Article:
needle.RenderTransform = new RotateTransform() { Angle = this.ValueAngle };

I still had a lot of time left in my six hour frame, when I started the implementation of the qualitative ranges - the nicely colored arc segments. I discovered rapidly that there are no TypeConverters for WinRT structs such as Color. There is also no support for custom TypeConverters. Bummer. I had no choice but to redefine the Color property as a String - instead of a 'real' Color type:

public class QualitativeRange
    public double Maximum { get; set; }
    public String Color { get; set; }

That type change comes with a huge price: say "bye-bye Visual Studio Designer support" when assigning a Color in XAML. I then had to figure out how to translate the color string into a Brush, because there is no ColorConverter.ConvertFromString in Metro. So back to anger management training...

... or not. I decided to drop support for named colors and restrict the color values to hexadecimal codes only. I then upgraded an old HexToColor converter that I found in one of my legacy Silverlight (2.0?) frameworks. That definitely does the trick - at least if the input falls in the expected range:

namespace U2UConsult.Metro.RadialGauge
    using System;
    using Windows.UI;
    using Windows.UI.Xaml.Data;
    using Windows.UI.Xaml.Media;

    public class HexToColorConverter : IValueConverter
        /// <summary>
        /// Converts a hexadecimal string value into a Brush.
        /// </summary>
        public object Convert(object value, Type targetType, object parameter, string language)
            byte alpha;
            byte pos = 0;

            string hex = value.ToString().Replace("#", "");

            if (hex.Length == 8)
                alpha = System.Convert.ToByte(hex.Substring(pos, 2), 16);
                pos = 2;
                alpha = System.Convert.ToByte("ff", 16);

            byte red = System.Convert.ToByte(hex.Substring(pos, 2), 16);
            pos += 2;
            byte green = System.Convert.ToByte(hex.Substring(pos, 2), 16);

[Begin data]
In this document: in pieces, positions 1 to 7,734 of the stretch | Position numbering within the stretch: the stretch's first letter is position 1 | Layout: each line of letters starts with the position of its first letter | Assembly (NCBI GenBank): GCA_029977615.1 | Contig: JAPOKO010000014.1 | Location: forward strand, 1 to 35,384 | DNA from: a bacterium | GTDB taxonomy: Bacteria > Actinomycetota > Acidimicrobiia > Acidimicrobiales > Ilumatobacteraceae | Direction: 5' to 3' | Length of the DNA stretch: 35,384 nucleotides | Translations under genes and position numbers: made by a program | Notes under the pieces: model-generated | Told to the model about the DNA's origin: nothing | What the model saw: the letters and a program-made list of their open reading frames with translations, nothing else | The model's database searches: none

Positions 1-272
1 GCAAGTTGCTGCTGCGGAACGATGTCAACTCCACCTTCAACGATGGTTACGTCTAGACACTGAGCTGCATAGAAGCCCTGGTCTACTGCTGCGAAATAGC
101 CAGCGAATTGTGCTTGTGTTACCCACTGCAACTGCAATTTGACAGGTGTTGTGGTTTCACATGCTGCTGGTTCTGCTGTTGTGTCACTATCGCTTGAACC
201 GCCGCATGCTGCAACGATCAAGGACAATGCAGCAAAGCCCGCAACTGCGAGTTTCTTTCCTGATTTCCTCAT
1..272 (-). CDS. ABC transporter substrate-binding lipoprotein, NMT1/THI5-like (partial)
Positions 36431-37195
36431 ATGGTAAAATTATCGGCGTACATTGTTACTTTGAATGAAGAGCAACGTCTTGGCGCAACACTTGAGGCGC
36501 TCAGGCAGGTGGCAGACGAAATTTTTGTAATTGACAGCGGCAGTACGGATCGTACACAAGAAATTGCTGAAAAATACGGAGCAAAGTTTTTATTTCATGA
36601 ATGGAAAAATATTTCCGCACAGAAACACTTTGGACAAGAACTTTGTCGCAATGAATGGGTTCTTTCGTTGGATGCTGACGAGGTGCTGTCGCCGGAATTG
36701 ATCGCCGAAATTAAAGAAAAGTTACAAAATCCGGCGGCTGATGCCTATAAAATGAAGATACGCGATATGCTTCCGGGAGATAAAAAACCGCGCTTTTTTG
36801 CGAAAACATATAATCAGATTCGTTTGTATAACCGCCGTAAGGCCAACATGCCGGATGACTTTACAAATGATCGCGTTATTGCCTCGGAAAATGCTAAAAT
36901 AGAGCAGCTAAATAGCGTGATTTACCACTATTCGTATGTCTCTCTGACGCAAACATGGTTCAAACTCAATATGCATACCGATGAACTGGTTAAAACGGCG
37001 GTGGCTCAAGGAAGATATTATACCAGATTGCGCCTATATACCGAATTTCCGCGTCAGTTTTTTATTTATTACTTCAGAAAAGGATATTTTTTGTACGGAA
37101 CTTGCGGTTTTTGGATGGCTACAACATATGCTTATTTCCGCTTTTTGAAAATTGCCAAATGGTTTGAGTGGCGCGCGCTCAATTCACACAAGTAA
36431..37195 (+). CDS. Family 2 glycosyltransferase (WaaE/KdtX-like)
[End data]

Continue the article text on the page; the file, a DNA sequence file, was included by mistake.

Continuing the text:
pos += 2;
            byte blue = System.Convert.ToByte(hex.Substring(pos, 2), 16);

            return new SolidColorBrush(Color.FromArgb(alpha, red, green, blue));

        /// <summary>
        /// And back again.
        /// </summary>
        public object ConvertBack(object value, Type targetType, object parameter, string language)
            SolidColorBrush val = value as SolidColorBrush;
            return "#" + val.Color.A.ToString() + val.Color.R.ToString() + val.Color.G.ToString() + val.Color.B.ToString();

To make the gauge interactive, I hooked a change event handler to the dependency property:

public static readonly DependencyProperty ValueProperty =
    DependencyProperty.Register("Value", typeof(double), typeof(RadialGaugeControl), new PropertyMetadata(0.0, OnValueChanged));

private static void OnValueChanged(DependencyObject d, DependencyPropertyChangedEventArgs e)
    RadialGaugeControl c = (RadialGaugeControl)d;
    // ...

Unfortunately neither a GetTemplateChild nor a FindName method call were able to find the Needle element: both retrieved a null value. So I created a private field for the Needle, populated the field in the OnApplyTemplate call:

this.Needle = this.GetTemplateChild(NeedlePartName) as Path;

Then it became accessible in the change event handler:

if (c.Needle != null)
    c.Needle.RenderTransform = new RotateTransform() { Angle = c.ValueAngle };

And the radial gauge became truly bindable:

Here's the code for the gauge control and the client app. It was written with Visual Studio 11 Express Beta for the Windows 8 Consumer Preview: U2UConsult.Metro.RadialGauge.zip (399,29 kb)

Enjoy !